Sooner Legends: Claude Reeds

Born in Norman, Claude Reeds was both OU's original home town hero and it's first All-American in 1913. Reeds was big for the time at six feet but only weighed 168 upon arrival at campus. He had three older brothers who had already played at OU. Though listed at fullback, he still holds the longest punt ever recorded at 102 yards against Texas in 1911.  He was an extremely accurate passer and defenses had to be just as ready for a up-field pass as a tuck and run. At a time when no one else in the South-West was passing, his arm made him invaluable to his teams. Despite being a fullback, a passer and a punter, he would also often line up as tight end in pure passing situations and was even more affective as a blocker than a receiver despite being undersized for the line and was considered the "best shoulder blocker I ever saw" by Bennie Owen. 

Reeds so scared other teams that in 1913, Missouri refused to play OU with Reeds on the team claiming he had used his eligibility fo conference games despite not having enrolled on campus until 1910. Missouri told OU they would refuse their payout if OU did not play the game but said they would not play if Reeds was allowed to play. Bennie Owen put it to a vote of the players and they voted to play the game. What Missouri did not know was his backup "Spot" Geyer was also a future All-American winning the award in 1915.  Missouri's tactic did work however edging the Sooners by 3 with OU driving deep in their own territory as time ran out.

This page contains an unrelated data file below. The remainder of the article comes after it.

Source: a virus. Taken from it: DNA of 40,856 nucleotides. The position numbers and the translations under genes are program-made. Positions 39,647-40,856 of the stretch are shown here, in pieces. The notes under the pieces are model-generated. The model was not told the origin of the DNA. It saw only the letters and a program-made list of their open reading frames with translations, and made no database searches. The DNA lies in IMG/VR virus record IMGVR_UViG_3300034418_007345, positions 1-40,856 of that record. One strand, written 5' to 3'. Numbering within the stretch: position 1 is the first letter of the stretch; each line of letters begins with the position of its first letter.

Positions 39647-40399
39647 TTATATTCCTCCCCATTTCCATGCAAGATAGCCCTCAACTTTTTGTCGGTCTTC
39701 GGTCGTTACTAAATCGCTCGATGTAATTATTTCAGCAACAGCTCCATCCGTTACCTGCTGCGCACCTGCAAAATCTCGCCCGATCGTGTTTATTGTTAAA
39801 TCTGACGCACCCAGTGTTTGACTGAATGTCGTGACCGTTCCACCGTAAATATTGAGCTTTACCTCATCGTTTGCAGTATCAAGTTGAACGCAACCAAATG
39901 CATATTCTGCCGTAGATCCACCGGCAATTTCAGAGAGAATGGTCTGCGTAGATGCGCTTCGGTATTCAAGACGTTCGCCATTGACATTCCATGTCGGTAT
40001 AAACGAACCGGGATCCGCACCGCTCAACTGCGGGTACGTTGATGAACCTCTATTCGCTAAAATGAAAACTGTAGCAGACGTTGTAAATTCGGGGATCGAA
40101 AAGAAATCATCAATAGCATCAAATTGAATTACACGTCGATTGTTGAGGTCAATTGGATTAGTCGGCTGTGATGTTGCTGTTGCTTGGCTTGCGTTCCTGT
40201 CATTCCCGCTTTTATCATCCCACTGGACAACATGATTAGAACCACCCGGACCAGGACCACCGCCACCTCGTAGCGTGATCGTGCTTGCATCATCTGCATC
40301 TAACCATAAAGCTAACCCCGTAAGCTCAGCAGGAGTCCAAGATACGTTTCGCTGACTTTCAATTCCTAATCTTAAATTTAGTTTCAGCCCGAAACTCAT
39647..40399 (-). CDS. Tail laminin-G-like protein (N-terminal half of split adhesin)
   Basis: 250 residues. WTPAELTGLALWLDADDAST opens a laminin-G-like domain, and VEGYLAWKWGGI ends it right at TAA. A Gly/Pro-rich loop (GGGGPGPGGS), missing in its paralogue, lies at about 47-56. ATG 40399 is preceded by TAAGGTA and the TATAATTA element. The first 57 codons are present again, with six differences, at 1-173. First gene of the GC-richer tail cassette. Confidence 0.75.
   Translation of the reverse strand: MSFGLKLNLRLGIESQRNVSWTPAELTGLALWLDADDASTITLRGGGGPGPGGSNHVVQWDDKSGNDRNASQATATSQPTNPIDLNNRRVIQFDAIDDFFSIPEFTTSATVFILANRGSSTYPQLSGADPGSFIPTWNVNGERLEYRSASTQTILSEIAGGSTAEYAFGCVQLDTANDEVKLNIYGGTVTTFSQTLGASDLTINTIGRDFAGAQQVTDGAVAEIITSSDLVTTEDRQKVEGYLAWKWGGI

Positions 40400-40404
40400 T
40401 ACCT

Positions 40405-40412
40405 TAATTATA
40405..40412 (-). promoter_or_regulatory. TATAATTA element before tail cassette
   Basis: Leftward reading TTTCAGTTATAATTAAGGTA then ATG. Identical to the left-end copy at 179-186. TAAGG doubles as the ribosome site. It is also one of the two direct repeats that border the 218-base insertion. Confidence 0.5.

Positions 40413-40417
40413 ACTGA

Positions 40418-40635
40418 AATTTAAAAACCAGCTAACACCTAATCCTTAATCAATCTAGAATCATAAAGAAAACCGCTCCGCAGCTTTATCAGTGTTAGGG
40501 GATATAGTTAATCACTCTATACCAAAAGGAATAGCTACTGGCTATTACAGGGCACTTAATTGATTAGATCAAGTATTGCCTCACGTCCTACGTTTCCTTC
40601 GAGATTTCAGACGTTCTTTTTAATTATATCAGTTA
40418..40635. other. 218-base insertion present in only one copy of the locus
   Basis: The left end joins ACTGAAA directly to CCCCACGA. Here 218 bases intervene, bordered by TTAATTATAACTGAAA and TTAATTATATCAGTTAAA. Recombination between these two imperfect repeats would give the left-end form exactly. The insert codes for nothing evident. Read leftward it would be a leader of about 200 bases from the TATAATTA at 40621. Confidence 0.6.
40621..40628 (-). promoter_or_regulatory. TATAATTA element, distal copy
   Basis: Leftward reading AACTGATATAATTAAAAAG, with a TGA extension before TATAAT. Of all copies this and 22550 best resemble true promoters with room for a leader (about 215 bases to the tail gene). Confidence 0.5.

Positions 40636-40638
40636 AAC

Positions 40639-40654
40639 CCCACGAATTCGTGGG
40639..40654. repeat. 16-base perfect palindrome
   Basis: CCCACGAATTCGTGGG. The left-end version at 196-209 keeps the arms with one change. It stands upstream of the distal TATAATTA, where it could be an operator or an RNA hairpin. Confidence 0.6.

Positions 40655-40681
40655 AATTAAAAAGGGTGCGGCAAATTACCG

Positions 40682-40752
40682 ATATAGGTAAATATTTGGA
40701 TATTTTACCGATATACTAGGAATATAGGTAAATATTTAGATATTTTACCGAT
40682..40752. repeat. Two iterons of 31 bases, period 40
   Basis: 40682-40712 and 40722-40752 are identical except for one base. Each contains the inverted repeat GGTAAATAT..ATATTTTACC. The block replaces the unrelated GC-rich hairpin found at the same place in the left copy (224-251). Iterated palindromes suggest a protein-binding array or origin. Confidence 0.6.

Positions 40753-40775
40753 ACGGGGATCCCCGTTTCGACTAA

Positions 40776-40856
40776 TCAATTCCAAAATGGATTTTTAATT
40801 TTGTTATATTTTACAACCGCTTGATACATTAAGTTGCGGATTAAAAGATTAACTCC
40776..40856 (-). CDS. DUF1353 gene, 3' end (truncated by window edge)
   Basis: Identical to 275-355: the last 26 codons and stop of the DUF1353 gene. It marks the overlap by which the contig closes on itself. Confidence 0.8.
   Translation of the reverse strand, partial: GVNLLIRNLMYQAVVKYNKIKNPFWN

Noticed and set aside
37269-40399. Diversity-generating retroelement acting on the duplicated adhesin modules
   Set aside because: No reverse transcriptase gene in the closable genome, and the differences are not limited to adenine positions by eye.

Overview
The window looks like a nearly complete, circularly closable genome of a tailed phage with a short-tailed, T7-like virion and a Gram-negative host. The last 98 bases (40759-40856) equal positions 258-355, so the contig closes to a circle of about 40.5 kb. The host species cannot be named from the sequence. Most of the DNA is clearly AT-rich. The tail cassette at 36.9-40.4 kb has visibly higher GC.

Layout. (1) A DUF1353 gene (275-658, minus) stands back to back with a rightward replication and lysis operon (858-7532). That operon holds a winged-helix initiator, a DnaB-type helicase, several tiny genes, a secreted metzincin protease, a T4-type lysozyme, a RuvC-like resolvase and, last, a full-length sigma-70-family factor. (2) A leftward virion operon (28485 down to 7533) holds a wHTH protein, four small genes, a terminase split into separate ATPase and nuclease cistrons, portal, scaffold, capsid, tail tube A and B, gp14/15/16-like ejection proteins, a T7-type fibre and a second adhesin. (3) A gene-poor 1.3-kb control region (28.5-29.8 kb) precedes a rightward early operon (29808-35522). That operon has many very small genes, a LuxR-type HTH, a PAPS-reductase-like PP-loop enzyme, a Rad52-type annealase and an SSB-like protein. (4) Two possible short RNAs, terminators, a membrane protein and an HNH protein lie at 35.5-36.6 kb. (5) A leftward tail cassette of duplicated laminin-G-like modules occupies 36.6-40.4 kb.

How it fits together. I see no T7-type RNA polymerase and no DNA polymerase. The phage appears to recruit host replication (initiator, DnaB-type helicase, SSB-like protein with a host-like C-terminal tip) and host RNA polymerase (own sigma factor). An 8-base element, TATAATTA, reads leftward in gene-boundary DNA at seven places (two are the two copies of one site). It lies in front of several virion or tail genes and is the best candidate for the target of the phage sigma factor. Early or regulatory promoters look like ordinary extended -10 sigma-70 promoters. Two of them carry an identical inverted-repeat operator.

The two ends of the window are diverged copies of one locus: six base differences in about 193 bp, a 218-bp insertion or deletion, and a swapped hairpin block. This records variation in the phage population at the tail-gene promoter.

Having a fullback as a punter definitely has its advantages, especially when he is even more feared as a punter than a runner. Reeds most memorable play came on a fake punt in the last game of his OU career. The game was against Colorado and played at the OKC fairgrounds, though it was a clear day it had rained nonstop the two days prior leaving the field they played on more of a pig pen than a football field.  In a game where neither team could move the ball due to the muddy field. Reeds 70-yard fake punt turned out to be the difference. Even in the mud, Reeds managed to avoid almost every buffalo on the field that play some more than once running back and forth across the field until he finally found a path to the end zone.

Claude Reeds legacy did not stop once he left OU, He always made it a point to be a gentlemne when on the field and carried that mindset to Central Oklahoma where he was the head coach for ten years, during which he won eight conference championships.

Reeds was elected until the College Football hall of fame in 1961. Ten years after his coach, Bennie Owen, and 13 years before his own death in McClain, Oklahoma, on April 30, 1974.

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